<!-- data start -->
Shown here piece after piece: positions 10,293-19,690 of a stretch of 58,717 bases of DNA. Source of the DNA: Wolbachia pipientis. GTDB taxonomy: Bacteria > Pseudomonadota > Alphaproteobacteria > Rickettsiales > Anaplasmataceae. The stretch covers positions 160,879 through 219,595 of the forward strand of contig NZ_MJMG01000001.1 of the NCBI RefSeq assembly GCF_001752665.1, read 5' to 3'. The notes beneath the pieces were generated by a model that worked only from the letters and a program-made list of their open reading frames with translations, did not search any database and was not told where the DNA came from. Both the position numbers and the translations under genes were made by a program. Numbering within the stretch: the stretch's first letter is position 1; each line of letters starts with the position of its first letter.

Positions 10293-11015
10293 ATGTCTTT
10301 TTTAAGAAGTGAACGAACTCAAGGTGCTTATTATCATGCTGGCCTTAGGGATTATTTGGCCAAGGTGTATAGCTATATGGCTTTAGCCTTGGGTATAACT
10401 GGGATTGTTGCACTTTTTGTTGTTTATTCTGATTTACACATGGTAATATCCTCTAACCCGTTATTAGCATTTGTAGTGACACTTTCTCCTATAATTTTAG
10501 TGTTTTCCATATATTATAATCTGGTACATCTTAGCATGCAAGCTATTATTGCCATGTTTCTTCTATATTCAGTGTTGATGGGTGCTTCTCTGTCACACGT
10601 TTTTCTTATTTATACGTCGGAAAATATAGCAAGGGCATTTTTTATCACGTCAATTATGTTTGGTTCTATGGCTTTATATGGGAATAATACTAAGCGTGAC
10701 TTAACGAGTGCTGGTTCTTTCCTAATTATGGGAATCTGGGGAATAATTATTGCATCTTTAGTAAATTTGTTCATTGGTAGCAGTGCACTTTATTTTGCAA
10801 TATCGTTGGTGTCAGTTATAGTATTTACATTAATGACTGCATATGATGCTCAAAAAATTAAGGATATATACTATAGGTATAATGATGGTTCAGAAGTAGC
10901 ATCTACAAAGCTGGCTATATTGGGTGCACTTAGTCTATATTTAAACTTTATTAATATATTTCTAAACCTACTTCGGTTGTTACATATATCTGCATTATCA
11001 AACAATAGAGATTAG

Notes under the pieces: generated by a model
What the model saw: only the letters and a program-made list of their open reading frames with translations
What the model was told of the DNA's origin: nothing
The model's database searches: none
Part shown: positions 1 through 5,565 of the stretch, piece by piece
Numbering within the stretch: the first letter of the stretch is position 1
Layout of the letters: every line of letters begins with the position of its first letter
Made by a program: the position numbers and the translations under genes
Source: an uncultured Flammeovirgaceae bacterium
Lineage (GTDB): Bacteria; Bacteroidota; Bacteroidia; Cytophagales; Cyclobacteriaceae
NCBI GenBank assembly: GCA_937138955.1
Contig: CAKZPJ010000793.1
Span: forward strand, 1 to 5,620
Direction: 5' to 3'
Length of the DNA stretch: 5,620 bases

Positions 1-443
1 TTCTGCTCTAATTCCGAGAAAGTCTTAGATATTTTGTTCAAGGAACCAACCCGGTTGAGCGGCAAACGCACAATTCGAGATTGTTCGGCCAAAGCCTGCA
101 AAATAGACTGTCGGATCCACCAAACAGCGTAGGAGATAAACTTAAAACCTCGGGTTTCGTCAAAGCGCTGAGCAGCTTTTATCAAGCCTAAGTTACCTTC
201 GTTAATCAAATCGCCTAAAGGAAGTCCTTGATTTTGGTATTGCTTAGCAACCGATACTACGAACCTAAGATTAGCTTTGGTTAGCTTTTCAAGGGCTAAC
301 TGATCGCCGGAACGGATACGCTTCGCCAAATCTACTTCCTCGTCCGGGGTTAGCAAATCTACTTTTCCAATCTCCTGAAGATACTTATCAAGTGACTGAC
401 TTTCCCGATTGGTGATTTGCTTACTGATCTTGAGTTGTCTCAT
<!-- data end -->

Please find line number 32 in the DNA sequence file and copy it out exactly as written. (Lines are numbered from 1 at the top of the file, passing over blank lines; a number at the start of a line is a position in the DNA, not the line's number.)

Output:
401 TTTCCCGATTGGTGATTTGCTTACTGATCTTGAGTTGTCTCAT